worked with prior to the tsunami.

17. The USAID team met with REVIVE's local
partner SEEDS in Ampara District on May 20. The
local project director explained that they had
received 15 million rupees ($150,000) in USAID
funding for REVIVE that they would use for 150
loans charging 6 percent interest. (Note:
Commercial banks are charging 20-25 percent
interest.) According to REVIVE project staff,
REVIVE will provide 75 million rupees ($750,000)
for loans in six districts starting June 15.


18. Psychological and social support and
livelihoods rehabilitation are emerging as the key
concerns for affected communities and the
organizations supporting them. While transitional
and permanent shelter remains foremost for most
beneficiaries, it is clear that once people
receive housing, whether transitional or
permanent, their focus turns to the means to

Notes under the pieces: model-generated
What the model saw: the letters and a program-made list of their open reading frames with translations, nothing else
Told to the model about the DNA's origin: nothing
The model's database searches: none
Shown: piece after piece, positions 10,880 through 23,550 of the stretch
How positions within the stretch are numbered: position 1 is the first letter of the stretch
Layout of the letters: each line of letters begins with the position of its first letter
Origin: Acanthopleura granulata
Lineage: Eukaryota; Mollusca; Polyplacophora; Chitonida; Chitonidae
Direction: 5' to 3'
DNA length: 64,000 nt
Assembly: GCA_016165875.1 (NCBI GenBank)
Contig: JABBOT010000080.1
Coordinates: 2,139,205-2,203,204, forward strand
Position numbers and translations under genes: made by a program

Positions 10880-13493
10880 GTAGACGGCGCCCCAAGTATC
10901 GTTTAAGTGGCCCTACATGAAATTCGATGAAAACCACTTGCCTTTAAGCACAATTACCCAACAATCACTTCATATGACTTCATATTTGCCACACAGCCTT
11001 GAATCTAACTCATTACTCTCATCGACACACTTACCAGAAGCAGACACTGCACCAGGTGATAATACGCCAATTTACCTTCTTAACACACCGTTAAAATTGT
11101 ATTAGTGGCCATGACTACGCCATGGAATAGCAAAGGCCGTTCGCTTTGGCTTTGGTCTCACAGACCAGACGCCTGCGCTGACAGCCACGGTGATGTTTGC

restore their livelihoods. At every site visited
by the USAID team, beneficiaries mentioned
livelihoods as their main concern. At the May 10
psychological and social support coordination
meeting in Colombo, participants agreed that
livelihoods and psychological and support
activities are closely linked because people need
employment in order to feel satisfied.
Participants agreed that livelihoods programming
is essential to involving men in psychological and
support programs - a challenge to date. Although
USAID/OFDA partners continue to make steady
progress despite logistical and programmatic
challenges, greater coordination between
organizations and increased attention to longer-
term concerns, such as livelihoods, are needed.